Menu PocketGamer.biz
Search
Home   >   Industry Voices

Why Clash Royale won't ignite the mobile eSports market

Not enough competitive spirit
Why Clash Royale won't ignite the mobile eSports market

If there's one area of mobile gaming that everyone's enjoying banging on about in 2016, it's the predicted meteoric rise of mobile eSports.

Sure, there's plenty to talk about elsewhere, from VR, to user acquisition, to big console names entering the mobile space.

But mobile eSports, with its tantalising prospects of a potentially billion dollar market for marketers, advertisers, and developers to get their hands on, is the area that has the most people rubbing their hands with glee.

Show me the money

The trouble is, mobile eSports is still a fledging concept, and is potentially years from being considered an equal among its PC equivalent.

That's not to say it won't reach such lofty heights, and who knows, perhaps mobile eSports will eclipse its PC brethren as developers start to turn to the wider mobile market and attempt to engage the much larger audience available within.

Mobile eSports is still a fledging concept.

However, what it does mean is that we are currently in a state where any time a game has some kind of synchronous competitive multiplayer element, it's almost immediately touted as the next big thing in eSports.

The next big thing?

Such is the case with the recently released Clash Royale, which, probably because of its MOBA-esque design, has many claiming it will bring mobile eSports to the forefront of everyone's mind.

But, based on my own experiences, I am somewhat hesitant to allow such statements go uncontested.

Clash Royale takes its influences quite clearly from two genres - the CCG, especially Hearthstone, which it almost completely rips-off, and the MOBA, as previously mentioned.

<em>Hearthstone</em> - the lodestone of card-based mobile eSports
Hearthstone - the lodestone of card-based mobile eSports

Hearthstone has found its way into the eSport community thanks to its reliance on careful strategy, built entirely around the deck that a player uses, and how effectively they play their cards.

Clash Royale has a somewhat similar system, albeit with a real-time twist as opposed to Hearthstone's turn-based approach.

A new approach

But what Clash Royale does that completely severs it from the cloth which Hearthstone was cut from is the ability to upgrade your units.

And, to a similar degree, the fact that your towers upgrade their health and attack power each time the player levels up.

eSports, to my mind, should be about two players or teams with an equal stake battling to show who has the most skill.

It's fairly obvious why Supercell decided to do this. Upgrading cards is a lengthy process, one that can be shortened greatly by using gems, the game's hard currency.

And it would be idiotic to claim that Supercell doesn't know what it's doing when it comes to monetisation, so it's a strategy that will most likely work for the company.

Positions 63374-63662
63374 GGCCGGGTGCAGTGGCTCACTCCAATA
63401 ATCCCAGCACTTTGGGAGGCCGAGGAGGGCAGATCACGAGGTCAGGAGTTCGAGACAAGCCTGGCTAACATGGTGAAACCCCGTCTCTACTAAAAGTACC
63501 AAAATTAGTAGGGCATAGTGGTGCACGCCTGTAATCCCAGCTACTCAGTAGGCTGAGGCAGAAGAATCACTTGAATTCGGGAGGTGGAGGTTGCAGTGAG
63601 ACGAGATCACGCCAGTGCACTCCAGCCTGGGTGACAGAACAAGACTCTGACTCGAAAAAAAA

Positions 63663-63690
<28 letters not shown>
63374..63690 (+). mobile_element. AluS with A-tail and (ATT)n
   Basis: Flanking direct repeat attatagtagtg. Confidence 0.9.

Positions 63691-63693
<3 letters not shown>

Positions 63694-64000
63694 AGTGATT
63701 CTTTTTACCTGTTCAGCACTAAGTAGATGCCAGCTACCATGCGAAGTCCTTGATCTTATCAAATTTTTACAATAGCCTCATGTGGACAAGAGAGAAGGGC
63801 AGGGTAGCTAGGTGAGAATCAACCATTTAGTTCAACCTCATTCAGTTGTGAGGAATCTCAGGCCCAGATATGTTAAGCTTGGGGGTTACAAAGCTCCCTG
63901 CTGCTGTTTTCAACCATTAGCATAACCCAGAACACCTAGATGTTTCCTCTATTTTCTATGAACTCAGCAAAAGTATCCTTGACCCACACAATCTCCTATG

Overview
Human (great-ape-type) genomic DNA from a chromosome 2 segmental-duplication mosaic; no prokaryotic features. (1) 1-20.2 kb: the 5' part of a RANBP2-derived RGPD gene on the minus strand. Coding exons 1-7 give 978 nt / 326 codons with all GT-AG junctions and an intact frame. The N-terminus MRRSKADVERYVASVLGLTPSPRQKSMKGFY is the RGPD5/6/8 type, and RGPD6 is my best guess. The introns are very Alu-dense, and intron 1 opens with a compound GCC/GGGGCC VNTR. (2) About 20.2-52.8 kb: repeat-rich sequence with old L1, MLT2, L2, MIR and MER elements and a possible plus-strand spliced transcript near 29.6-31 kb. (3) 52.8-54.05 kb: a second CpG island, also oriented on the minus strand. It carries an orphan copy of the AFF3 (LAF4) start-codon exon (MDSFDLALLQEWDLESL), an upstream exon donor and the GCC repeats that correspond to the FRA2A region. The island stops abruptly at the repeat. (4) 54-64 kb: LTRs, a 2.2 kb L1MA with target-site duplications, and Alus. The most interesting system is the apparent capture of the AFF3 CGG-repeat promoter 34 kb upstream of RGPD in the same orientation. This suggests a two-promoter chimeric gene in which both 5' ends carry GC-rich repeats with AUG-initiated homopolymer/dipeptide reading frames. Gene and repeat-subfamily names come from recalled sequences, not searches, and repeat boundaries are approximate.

But this also causes is a fairly major imbalance for players, particularly for those who won't, or can't, spend the money to remain competitive.

A game of two halves

eSports, to my mind, should be about two players or teams with an equal stake battling to show who has the most skill.

It should not be about who has been able to upgrade their units fastest and can now dominate the game.

It's not a problem that is found in Hearthstone because cards are not intrinsically better than other cards – and neither are the player's stats.

A true test of skill?

Any time you load up a game of Clash Royale, you run the risk of having to face off against someone who has an intrinsic edge over you, either because of higher level cards or better towers.

It's not even a matter of skill – all it needs is for the player to have bought cards and upgraded them.

The game's matchmaking goes some way to alleviating this problem, but it is still entirely possible to match up against someone with that advantage over you from the word go.

A long wait

Aside from the imbalance of power, there's also the case of having to literal hours for chests to open.

In Hearthstone, you buy a card pack and it opens straight away. You can adjust your deck and jump back into battles.

In Clash Royale, you can either spend gems to unlock a chest early, or just put the game down and do something else for several hours.

Does <em>Clash Royale's</em> monetisation methods mean it won't appeal to eSports players?
Does Clash Royale's monetisation methods mean it won't appeal to eSports players?

It pushes away people with a competitive spirit who don't want to pay upfront – and when only 3% of your players are going to spend, that drives away a huge chunk of potential competitive players.

Instead, to make it more eSport friendly, it would make sense for Supercell to drop the chest award system altogether, award gold for wins, and almost entirely emulate Hearthstone's system.

Anyone's guess

Of course, all of this is purely based on impressions from the first couple of days since the game has been out.

It's entirely possible that the big eSports teams will throw money at the game, or those who see a chance to get in on the ground floor will start investing all their time and money to get a head start on the competition.

There's no way of predicting whether or not an eSports community will arise around Clash Royale, particularly with the game still in its infancy.

But unless Supercell can rebalance the game with a more competitive spirit in mind - maybe there's an opportunity for an eSports version or an eSports mode in the game that relies almost entirely on player skill and not player wealth - then it doesn't seem likely that a community will be growing any time soon.